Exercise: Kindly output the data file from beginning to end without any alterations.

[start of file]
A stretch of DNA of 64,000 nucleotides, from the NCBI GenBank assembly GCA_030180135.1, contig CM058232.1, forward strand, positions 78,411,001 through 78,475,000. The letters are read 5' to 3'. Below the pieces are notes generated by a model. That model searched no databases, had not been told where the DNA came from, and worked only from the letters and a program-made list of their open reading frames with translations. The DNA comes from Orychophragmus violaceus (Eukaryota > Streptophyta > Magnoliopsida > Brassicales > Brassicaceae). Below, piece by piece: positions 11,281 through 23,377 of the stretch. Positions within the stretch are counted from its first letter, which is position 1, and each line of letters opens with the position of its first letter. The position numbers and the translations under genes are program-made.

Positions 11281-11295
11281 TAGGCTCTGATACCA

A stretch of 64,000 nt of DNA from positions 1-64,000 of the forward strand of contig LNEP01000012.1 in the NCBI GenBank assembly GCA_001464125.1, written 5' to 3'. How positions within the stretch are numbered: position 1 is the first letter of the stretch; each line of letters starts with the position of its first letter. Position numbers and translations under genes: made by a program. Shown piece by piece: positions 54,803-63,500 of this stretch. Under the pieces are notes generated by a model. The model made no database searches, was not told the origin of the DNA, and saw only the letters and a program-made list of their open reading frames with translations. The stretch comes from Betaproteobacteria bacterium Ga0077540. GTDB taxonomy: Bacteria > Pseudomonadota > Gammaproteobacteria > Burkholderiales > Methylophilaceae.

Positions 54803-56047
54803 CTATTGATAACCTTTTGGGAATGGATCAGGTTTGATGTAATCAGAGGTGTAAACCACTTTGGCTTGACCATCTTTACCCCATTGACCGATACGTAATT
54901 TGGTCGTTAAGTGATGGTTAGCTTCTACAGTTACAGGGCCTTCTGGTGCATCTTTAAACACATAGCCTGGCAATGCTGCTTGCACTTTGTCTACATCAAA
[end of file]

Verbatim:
A stretch of DNA of 64,000 nucleotides, from the NCBI GenBank assembly GCA_030180135.1, contig CM058232.1, forward strand, positions 78,411,001 through 78,475,000. The letters are read 5' to 3'. Below the pieces are notes generated by a model. That model searched no databases, had not been told where the DNA came from, and worked only from the letters and a program-made list of their open reading frames with translations. The DNA comes from Orychophragmus violaceus (Eukaryota > Streptophyta > Magnoliopsida > Brassicales > Brassicaceae). Below, piece by piece: positions 11,281 through 23,377 of the stretch. Positions within the stretch are counted from its first letter, which is position 1, and each line of letters opens with the position of its first letter. The position numbers and the translations under genes are program-made.

Positions 11281-11295
11281 TAGGCTCTGATACCA

A stretch of 64,000 nt of DNA from positions 1-64,000 of the forward strand of contig LNEP01000012.1 in the NCBI GenBank assembly GCA_001464125.1, written 5' to 3'. How positions within the stretch are numbered: position 1 is the first letter of the stretch; each line of letters starts with the position of its first letter. Position numbers and translations under genes: made by a program. Shown piece by piece: positions 54,803-63,500 of this stretch. Under the pieces are notes generated by a model. The model made no database searches, was not told the origin of the DNA, and saw only the letters and a program-made list of their open reading frames with translations. The stretch comes from Betaproteobacteria bacterium Ga0077540. GTDB taxonomy: Bacteria > Pseudomonadota > Gammaproteobacteria > Burkholderiales > Methylophilaceae.

Positions 54803-56047
54803 CTATTGATAACCTTTTGGGAATGGATCAGGTTTGATGTAATCAGAGGTGTAAACCACTTTGGCTTGACCATCTTTACCCCATTGACCGATACGTAATT
54901 TGGTCGTTAAGTGATGGTTAGCTTCTACAGTTACAGGGCCTTCTGGTGCATCTTTAAACACATAGCCTGGCAATGCTGCTTGCACTTTGTCTACATCAAA